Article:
Perhaps no other week at ICJA reinforces our values more than this week–the week of Yom HaZikaron and Yom HaAtzmaut. In two days’ time, members of our school community come together to connect to Israel and, inevitably, to one another.
And as they celebrate their relationship with Israel’s past, present and future, each student considers his or her own place in our collective story.
This year was no different.
On Monday, Yom HaZikaron, students dressed in black and white, filed into the dark gym lit only by tiny lights set upon photos of those lost in Israel’s decades of war and terror. The mood was profoundly solemn as students were ushered past the images. The program was then led by students who introduced films featuring three different victims of war, focusing on the lives they lived and the depth of sorrow left by the lives they lost.
Following the films, Academy students heard from Consul General to the Midwest Roey Gilad, who spoke about Israel’s past and challenges for the future. He told students that he is “inspired” every time he visits ICJA by students’ dedication to the State of Israel.
Tuesday’s Yom HaAtzmaut program, opening with davening at KINS, was phenomenal. Students, led by Mrs. Tzippi Rimel and Mrs. Adina Blaustein, blanketed the building with blue and white. The program opened with students broken into small discussion groups led by staff and YU Torah Mitzion Kollel members. The groups watched video clips of alumni on college campuses speaking about challenges they face as Religious Zionists on college campuses. Following each clip, our students were prompted to make choices and text their choices to generate live survey results.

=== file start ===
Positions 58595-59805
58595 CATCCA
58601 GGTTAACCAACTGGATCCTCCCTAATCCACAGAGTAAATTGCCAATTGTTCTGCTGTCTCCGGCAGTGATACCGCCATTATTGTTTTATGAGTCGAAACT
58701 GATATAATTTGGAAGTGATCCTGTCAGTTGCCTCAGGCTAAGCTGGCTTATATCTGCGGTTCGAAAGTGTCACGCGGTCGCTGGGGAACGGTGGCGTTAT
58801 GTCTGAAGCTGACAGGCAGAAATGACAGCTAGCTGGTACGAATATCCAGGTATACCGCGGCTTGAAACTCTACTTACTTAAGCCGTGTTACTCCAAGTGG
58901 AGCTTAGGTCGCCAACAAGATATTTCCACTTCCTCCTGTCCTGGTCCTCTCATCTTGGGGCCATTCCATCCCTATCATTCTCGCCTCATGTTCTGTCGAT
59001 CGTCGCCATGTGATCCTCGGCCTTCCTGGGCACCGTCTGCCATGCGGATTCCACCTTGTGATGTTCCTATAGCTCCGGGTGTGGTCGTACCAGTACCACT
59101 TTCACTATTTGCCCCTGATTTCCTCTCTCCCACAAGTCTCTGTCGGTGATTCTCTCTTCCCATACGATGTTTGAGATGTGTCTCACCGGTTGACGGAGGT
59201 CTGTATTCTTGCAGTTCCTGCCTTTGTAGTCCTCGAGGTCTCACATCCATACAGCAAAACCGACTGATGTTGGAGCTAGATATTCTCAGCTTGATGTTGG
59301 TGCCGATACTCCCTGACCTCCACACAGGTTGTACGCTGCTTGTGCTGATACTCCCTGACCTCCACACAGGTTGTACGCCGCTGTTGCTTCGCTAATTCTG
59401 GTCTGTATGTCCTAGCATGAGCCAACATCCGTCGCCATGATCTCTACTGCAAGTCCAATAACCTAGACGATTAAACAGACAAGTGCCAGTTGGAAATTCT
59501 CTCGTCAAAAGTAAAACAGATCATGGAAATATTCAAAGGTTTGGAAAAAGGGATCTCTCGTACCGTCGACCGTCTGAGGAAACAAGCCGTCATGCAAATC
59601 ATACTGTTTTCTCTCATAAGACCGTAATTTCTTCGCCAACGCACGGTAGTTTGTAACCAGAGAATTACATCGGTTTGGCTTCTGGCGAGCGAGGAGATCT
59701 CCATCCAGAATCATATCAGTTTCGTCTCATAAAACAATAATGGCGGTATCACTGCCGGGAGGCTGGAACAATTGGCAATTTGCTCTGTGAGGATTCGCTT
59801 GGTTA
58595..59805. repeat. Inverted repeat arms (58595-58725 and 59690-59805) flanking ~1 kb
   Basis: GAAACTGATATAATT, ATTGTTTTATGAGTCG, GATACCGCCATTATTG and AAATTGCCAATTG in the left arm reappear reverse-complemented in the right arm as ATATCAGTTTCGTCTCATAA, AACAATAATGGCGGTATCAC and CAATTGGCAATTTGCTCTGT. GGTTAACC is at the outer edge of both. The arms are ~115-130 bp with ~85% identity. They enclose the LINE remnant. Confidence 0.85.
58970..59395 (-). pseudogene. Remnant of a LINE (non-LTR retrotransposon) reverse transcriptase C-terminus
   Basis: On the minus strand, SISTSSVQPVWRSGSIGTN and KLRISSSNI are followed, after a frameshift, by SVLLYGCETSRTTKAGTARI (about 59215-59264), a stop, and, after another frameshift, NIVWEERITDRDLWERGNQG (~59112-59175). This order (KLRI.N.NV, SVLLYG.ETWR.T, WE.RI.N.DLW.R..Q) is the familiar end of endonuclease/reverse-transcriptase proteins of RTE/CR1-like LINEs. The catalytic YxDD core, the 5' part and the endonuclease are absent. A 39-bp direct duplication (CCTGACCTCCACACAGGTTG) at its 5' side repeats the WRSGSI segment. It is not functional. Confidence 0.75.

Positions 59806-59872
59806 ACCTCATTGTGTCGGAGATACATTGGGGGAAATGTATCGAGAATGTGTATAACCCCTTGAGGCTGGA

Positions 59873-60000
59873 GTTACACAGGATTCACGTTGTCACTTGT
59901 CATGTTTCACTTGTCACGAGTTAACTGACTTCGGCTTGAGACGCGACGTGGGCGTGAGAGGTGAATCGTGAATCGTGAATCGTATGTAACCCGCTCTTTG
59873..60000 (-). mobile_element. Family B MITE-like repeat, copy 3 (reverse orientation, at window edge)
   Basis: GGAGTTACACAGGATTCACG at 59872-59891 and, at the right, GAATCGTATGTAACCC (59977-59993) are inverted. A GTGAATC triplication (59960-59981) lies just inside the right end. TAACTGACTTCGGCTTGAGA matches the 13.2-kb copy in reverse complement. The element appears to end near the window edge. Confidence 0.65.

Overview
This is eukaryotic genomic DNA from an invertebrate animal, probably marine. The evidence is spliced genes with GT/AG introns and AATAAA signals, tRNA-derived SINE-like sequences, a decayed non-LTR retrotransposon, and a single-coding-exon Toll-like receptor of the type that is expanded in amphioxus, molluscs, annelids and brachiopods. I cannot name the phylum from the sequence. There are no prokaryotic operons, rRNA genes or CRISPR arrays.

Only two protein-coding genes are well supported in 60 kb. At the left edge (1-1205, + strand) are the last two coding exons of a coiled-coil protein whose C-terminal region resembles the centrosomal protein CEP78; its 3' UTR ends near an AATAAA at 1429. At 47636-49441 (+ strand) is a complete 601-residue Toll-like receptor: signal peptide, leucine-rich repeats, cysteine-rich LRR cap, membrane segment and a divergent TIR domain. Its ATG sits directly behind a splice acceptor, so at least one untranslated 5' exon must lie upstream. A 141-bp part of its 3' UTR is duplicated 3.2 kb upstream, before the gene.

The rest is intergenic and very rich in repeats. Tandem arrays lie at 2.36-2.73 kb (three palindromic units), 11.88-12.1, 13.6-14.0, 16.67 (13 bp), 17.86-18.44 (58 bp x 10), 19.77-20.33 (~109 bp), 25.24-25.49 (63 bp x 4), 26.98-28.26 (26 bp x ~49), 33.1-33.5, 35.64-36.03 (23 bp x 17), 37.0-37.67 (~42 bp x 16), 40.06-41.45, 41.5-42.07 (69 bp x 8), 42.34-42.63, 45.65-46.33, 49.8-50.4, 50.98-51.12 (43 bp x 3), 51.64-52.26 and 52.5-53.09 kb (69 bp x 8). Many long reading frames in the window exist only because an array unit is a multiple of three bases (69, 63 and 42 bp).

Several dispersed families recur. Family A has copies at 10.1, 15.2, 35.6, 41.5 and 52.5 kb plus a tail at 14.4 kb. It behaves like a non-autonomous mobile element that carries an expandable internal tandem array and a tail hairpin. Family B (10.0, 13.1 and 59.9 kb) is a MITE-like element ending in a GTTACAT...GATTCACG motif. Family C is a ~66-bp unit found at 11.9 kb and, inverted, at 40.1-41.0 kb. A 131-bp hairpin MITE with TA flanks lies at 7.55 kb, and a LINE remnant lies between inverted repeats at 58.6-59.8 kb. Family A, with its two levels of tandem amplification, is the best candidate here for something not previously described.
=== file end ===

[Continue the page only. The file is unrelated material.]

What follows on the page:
The program was followed by a festive meal and dancing. As usual, the spirited dancing began in the gym and then continued outside on one of Chicago’s first beautiful spring days this year. While music blasted from speakers outside, it was soon apparent that students’ voices were much stronger. For more than 40 minutes, our students bellowed out every Jewish and Israeli song they knew. And when the program was meant to close, the students and staff instead then sat on the ground for a powerful and inspiring impromptu kumzitz for more than an hour. No doubt, everyone there will remember that kumzitz for years to come.
As anyone who experiences our Yom HaAtzmaut celebration following our Yom HaZikaron commemoration knows (including parents, passersby and the UPS man!), these days comprise one of the most important aspects of our Academy education. It’s one of the times where school feels more like camp, imbuing into the hearts of students a love and spirit for Torah and Israel that can only come from experiential Jewish moments.
The spirit of our students dancing, singing and yearning to go to Israel launches them into a future of connection to Israel and to the Jewish people. And judging by the ruach of this year’s celebration, the future of the Jewish people is bright, indeed.
Am Yisrael Chai!